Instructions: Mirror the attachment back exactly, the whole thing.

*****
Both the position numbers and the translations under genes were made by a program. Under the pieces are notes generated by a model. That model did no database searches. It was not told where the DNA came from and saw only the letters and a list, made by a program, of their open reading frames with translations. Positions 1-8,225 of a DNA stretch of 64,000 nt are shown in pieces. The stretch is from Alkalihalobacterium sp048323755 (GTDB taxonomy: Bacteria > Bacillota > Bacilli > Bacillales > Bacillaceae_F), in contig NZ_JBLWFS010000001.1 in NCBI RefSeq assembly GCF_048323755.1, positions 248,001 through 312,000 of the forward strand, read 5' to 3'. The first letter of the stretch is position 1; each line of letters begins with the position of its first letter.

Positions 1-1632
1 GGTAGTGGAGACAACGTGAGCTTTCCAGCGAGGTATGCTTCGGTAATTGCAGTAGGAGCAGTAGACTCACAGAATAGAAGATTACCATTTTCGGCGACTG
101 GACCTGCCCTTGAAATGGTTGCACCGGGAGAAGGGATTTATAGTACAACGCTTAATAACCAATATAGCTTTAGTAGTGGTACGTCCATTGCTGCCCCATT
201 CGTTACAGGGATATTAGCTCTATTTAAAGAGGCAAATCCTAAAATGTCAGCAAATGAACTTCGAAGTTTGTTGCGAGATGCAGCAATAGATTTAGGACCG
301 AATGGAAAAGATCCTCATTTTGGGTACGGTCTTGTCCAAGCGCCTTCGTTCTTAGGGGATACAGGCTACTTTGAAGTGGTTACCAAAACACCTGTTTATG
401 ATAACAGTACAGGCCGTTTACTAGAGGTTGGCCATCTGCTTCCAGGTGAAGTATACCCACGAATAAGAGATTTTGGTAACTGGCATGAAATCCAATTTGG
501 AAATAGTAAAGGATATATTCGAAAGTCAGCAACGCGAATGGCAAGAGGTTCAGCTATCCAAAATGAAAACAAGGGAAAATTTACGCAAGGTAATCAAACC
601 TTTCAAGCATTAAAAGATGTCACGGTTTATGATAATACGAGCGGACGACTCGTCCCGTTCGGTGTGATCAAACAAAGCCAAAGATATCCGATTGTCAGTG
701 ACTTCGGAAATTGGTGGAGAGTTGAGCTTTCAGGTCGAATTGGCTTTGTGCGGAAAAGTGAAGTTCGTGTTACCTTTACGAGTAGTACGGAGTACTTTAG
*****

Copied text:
Both the position numbers and the translations under genes were made by a program. Under the pieces are notes generated by a model. That model did no database searches. It was not told where the DNA came from and saw only the letters and a list, made by a program, of their open reading frames with translations. Positions 1-8,225 of a DNA stretch of 64,000 nt are shown in pieces. The stretch is from Alkalihalobacterium sp048323755 (GTDB taxonomy: Bacteria > Bacillota > Bacilli > Bacillales > Bacillaceae_F), in contig NZ_JBLWFS010000001.1 in NCBI RefSeq assembly GCF_048323755.1, positions 248,001 through 312,000 of the forward strand, read 5' to 3'. The first letter of the stretch is position 1; each line of letters begins with the position of its first letter.

Positions 1-1632
1 GGTAGTGGAGACAACGTGAGCTTTCCAGCGAGGTATGCTTCGGTAATTGCAGTAGGAGCAGTAGACTCACAGAATAGAAGATTACCATTTTCGGCGACTG
101 GACCTGCCCTTGAAATGGTTGCACCGGGAGAAGGGATTTATAGTACAACGCTTAATAACCAATATAGCTTTAGTAGTGGTACGTCCATTGCTGCCCCATT
201 CGTTACAGGGATATTAGCTCTATTTAAAGAGGCAAATCCTAAAATGTCAGCAAATGAACTTCGAAGTTTGTTGCGAGATGCAGCAATAGATTTAGGACCG
301 AATGGAAAAGATCCTCATTTTGGGTACGGTCTTGTCCAAGCGCCTTCGTTCTTAGGGGATACAGGCTACTTTGAAGTGGTTACCAAAACACCTGTTTATG
401 ATAACAGTACAGGCCGTTTACTAGAGGTTGGCCATCTGCTTCCAGGTGAAGTATACCCACGAATAAGAGATTTTGGTAACTGGCATGAAATCCAATTTGG
501 AAATAGTAAAGGATATATTCGAAAGTCAGCAACGCGAATGGCAAGAGGTTCAGCTATCCAAAATGAAAACAAGGGAAAATTTACGCAAGGTAATCAAACC
601 TTTCAAGCATTAAAAGATGTCACGGTTTATGATAATACGAGCGGACGACTCGTCCCGTTCGGTGTGATCAAACAAAGCCAAAGATATCCGATTGTCAGTG
701 ACTTCGGAAATTGGTGGAGAGTTGAGCTTTCAGGTCGAATTGGCTTTGTGCGGAAAAGTGAAGTTCGTGTTACCTTTACGAGTAGTACGGAGTACTTTAG